• Heaven Won’t Be Boring: If you lack a passion for heaven, I can almost guarantee it’s because you have a deficient and distorted theology of heaven (or you’re making choices that conflict with heaven’s agenda). An accurate and biblically energized view of heaven will bring a new spiritual passion to your life.
  • The Benefits of Church: One of the most striking scientific discoveries about religion in recent years is that going to church weekly is good for you. Religious attendance — at least, religiosity — boosts the immune system and decreases blood pressure. It may add as much as two to three years to your life. The reason for this is not entirely clear.
  • The Mystery of Original Sin: We don’t know why God permitted the Fall, but we know all too well the evil and sin that still plague us.

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A Prayer for Sunday (Anselm)

Saint Anselm of Canterbury was one of the greatest figures of the medieval church. Philosopher, theologian, monk, and churchman, Anselm influenced the course of the Western church in many ways, most notably through his reflections on the relationship between the incarnation and the atonement.

Anselm died on April 21, 1109 after serving as the Archbishop of Canterbury for sixteen years. In memory of his life and service, today’s prayer comes from him.

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Saturday Morning Fun…Best Filibuster Ever!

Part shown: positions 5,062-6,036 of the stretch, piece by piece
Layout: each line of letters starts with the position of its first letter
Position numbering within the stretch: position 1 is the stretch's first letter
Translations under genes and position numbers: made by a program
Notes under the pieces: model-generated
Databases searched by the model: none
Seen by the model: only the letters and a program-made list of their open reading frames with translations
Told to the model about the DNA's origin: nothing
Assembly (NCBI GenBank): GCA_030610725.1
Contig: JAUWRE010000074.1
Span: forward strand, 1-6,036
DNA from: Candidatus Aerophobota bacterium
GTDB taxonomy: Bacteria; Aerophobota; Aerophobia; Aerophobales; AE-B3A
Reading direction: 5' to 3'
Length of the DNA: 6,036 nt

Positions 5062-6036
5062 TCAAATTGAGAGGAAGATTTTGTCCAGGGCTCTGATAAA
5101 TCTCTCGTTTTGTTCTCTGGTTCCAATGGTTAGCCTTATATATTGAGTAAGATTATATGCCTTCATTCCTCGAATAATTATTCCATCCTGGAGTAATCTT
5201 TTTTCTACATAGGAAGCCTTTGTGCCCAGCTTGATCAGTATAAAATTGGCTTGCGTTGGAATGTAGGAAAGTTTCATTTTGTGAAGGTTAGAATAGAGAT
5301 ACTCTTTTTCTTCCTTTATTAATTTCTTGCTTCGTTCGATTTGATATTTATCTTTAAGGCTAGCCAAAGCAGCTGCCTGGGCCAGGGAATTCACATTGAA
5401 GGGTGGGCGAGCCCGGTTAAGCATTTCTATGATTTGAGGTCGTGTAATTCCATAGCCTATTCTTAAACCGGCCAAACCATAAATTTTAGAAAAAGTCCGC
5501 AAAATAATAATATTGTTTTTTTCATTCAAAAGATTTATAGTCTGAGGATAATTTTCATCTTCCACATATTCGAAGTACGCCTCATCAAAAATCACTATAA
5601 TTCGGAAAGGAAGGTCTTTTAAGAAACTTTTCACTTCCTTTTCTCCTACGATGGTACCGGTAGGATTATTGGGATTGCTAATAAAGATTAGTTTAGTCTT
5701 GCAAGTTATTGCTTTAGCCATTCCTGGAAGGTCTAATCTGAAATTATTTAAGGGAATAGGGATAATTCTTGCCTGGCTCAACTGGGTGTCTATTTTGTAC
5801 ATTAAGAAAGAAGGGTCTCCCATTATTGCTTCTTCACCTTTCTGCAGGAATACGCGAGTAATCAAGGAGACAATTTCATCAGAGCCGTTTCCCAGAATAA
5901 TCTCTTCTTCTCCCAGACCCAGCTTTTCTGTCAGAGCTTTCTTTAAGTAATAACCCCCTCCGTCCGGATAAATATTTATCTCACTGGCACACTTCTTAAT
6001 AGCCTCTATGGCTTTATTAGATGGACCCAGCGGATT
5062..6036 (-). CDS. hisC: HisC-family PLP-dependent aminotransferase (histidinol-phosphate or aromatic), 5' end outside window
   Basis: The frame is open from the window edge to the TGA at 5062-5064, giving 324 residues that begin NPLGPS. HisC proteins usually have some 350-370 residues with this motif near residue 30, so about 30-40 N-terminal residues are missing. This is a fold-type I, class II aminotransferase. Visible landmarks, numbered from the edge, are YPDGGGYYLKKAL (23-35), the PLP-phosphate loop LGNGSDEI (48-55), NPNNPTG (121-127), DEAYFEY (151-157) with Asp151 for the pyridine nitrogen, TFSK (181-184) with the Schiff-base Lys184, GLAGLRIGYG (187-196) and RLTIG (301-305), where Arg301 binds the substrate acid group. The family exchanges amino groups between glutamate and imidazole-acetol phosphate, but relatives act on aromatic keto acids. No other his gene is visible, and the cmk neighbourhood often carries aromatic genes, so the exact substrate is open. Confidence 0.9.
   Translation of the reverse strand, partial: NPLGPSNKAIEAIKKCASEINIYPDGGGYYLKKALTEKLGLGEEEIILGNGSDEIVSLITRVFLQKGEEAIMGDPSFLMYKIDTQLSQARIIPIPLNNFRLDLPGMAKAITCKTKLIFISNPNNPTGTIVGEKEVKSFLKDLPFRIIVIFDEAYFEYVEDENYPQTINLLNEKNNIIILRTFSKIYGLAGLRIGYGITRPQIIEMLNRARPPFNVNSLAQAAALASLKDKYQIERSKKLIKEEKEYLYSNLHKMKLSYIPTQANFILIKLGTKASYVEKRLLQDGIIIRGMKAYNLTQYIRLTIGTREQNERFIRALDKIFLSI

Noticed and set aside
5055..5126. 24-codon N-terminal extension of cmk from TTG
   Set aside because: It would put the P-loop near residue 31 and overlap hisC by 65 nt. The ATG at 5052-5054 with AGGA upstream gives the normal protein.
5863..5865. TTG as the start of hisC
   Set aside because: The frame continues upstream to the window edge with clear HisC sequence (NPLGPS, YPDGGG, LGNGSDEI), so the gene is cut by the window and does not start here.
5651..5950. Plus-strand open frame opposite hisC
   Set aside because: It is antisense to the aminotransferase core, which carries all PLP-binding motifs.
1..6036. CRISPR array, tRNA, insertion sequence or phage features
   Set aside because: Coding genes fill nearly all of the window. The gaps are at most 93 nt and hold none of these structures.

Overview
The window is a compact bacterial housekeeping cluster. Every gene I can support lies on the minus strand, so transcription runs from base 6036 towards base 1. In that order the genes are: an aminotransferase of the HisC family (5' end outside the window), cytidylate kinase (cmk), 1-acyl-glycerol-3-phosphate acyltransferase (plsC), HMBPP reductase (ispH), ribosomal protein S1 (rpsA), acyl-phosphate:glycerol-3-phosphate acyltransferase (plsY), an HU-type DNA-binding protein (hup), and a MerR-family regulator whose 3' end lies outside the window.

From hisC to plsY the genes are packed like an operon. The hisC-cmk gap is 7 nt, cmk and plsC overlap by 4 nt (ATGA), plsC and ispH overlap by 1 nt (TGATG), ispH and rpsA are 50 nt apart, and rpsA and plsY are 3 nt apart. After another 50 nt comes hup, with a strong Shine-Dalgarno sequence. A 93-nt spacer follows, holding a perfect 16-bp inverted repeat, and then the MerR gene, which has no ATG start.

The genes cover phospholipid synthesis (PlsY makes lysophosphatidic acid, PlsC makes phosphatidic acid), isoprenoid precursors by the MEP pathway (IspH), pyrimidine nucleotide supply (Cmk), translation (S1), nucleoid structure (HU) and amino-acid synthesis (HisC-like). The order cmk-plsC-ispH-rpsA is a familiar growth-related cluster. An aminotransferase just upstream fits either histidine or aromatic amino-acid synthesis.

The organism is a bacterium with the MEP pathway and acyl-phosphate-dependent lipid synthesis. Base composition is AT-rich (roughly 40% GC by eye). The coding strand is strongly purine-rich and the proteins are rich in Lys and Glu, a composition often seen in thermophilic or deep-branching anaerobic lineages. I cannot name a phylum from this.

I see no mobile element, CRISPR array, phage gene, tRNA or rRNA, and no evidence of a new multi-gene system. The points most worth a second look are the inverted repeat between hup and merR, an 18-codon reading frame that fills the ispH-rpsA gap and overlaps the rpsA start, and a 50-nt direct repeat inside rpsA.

Patton Oswalt pulls off the best filibuster ever with a brilliant, ad-libbed discourse on what Disney should do with the next Star Wars movie. Do yourself a favor and spend a few minutes enjoying this video.

Flotsam and jetsam (4/19)

Good Reads

  • Do e-readers inhibit reading comprehension?  evidence from laboratory experiments, polls and consumer reports indicates that modern screens and e-readers fail to adequately recreate certain tactile experiences of reading on paper that many people miss and, more importantly, prevent people from navigating long texts in an intuitive and satisfying way. In turn, such navigational difficulties may subtly inhibit reading comprehension.
  • Why the Sermon Is Not Enough: even faithful attendees of weekly worship can overestimate what our attendance accomplishes, particularly if our weekly investment in learning Scripture begins and ends with listening to a sermon.
  •  A Final Wrap-Up: Doug Wilson and Thabiti Anyabwile finish up their discussion of race, theology and politics with a  nice summary of what they accomplished and where they still differ.
  • You’ll Probably Never Upload Your Mind into a Computer: Many futurists predict that one day we’ll upload our minds into computers, where we’ll romp around in virtual reality environments. That’s possible — but there are still a number of thorny issues to consider. Here are eight reasons why your brain may never be digitized.

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Here I Stand: Luther at Worms

Today marks the anniversary of Luther’s bold stand at the Diet of Worms, where he famously stood before his critics and refused to retract his teachings which had already sparked such controversy in the Church.

For those of you who are wondering, Worms is a city in Germany, and a “Diet” is basically a council, an official gathering of some kind. So, although a diet of worms might be an intriguing way to lose weight, the Diet of Worms was an imperial council that met in the city of Worms in 1521. (And if you want to sound all germanic and cool to your friends, you pronounce it like Deet of Verms.)